SARS-CoV-2 damages cilia

The motile cilia that line the epithelial tissue of the airways are considered the first line of defense against pathogens that cause several respiratory diseases. The airway epithelium consists of one to two hundred cilia at their surface that primarily secrete viscoelastic mucus, which helps to trap inhaled particles, including viruses.

The particles that are trapped within mucus are then brought towards the pharynx through the coordinated beating of cilia, which subsequently allows for the mucus to be swallowed or expelled.

Study: A close shave: How SARS-CoV-2 induces the loss of cilia. Image Credit: Design_Cells / Shutterstock.com

Background

Several respiratory pathogens have developed different mechanisms to escape the mucociliary clearance pathway. The severe acute respiratory syndrome coronavirus 2 (SARS-CoV-2), for example, appears to directly infect ciliated cells and destroy cilia.

Previous studies have identified the SARS-CoV-2 open reading frame 10 (ORF10) protein to be responsible for the loss of cilia as a result of its role in promoting the ubiquitin-dependent degradation of ciliary proteins.

To this end, the SARS-CoV-2 ORF10 appears to interact with the E3 ubiquitin ligase adapter ZYG11B. E3 ubiquitin ligases also interact with E2 ubiquitin-conjugating enzymes and E1 ubiquitin-activating enzymes to attach to ubiquitin and target proteins. Notably, many viruses have evolved mechanisms to escape the ubiquitin/proteasome pathway by encoding E3 mimic proteins that aid in the degradation of antiviral cellular proteins.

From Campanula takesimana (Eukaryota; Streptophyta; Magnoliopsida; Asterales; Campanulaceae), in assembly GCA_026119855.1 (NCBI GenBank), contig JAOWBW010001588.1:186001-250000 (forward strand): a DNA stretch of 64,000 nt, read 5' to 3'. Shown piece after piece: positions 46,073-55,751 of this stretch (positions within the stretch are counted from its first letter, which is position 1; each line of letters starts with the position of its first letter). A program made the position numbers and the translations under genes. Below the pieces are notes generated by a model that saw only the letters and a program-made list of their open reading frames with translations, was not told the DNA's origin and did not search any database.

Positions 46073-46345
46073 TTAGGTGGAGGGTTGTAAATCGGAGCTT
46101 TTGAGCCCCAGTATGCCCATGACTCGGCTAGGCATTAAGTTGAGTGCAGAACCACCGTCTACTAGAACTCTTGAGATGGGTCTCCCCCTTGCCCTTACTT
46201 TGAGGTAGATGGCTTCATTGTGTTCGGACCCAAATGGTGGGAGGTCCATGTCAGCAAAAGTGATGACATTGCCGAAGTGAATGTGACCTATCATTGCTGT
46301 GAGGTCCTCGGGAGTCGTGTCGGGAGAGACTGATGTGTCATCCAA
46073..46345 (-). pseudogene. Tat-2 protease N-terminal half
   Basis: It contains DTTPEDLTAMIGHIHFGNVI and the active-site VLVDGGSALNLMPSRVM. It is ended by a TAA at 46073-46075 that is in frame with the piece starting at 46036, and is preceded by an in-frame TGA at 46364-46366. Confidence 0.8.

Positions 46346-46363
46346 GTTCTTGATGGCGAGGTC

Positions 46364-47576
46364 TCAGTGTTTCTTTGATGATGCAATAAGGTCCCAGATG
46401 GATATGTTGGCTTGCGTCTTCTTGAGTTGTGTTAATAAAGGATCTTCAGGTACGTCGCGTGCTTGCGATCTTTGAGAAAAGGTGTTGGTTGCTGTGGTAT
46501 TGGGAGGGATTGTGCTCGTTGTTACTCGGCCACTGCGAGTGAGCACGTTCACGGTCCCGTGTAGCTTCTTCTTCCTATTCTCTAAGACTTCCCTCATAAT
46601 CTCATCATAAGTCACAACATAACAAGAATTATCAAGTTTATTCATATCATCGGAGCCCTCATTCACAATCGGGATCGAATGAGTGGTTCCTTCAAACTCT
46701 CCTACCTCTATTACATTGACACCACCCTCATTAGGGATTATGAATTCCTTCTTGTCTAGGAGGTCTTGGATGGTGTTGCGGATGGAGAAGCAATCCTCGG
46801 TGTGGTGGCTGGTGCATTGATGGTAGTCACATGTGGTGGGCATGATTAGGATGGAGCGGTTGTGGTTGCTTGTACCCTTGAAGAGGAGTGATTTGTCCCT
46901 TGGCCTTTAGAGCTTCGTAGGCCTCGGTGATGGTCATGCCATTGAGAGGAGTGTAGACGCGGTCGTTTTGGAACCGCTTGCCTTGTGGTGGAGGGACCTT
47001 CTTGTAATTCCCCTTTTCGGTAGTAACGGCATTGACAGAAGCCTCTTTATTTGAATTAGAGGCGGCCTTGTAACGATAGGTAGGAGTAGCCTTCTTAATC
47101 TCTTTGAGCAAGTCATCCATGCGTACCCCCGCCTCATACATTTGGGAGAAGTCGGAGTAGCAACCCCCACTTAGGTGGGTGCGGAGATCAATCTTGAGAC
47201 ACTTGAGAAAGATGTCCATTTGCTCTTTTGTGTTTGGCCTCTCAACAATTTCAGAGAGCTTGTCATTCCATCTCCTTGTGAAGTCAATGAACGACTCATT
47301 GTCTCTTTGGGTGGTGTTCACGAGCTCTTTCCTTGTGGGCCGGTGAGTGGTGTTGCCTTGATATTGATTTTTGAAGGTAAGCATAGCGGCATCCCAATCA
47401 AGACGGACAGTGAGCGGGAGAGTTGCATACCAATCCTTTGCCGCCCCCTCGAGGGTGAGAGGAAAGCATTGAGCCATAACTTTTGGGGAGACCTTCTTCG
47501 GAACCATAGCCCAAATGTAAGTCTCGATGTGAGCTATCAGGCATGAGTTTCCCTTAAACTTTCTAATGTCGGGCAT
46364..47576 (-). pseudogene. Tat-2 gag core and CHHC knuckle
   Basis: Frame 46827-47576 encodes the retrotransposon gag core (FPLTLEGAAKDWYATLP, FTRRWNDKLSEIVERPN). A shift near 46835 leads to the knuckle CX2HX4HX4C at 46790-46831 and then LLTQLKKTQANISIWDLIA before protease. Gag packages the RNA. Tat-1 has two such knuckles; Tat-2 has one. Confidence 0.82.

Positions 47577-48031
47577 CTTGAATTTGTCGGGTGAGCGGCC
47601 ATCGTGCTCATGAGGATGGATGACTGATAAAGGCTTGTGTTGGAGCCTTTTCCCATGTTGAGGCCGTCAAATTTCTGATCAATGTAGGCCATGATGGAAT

In a new Journal of Cell Biology study, researchers aimed to determine whether the interaction between ORF10 and ZYG11B promotes the dissemination of SARS-CoV-2.

About the study

The current study involved pull-down experiments to confirm the interaction between the SARS-CoV-2 ORF10 and ZYG11B. Tandem Mass Tag (TMT) proteomics analysis was used to determine the effect of ORF10 on the cellular proteome, followed by Western blot analysis. The dose-dependency of the ORF10 effect was also evaluated.

In vivo studies involving human angiotensin-converting enzyme 2 (ACE2) knock-in mice were also conducted using a lentiviral vector carrying ORF10 to better understand the role of this viral protein during SARS-CoV-2 infection.

Study findings

The in vitro interaction between the SARS-CoV-2 ORF10 and ZYG11B led to increased ubiquitination activity in the presence of specific E1 and E2 enzymes.

Expression of ORF10 also caused the downregulation of 352 proteins, while only two proteins were upregulated. Most of the downregulated proteins were found to play a role in the biogenesis, structure, and maintenance of cilia. Some of these proteins included TALPID3, TTBK2, BBS4, SEPTIN2, and IFT46.

The dose-dependency studies on ORF10 revealed that higher expression of this viral protein had a greater impact on the downregulation of the aforementioned cilia proteins.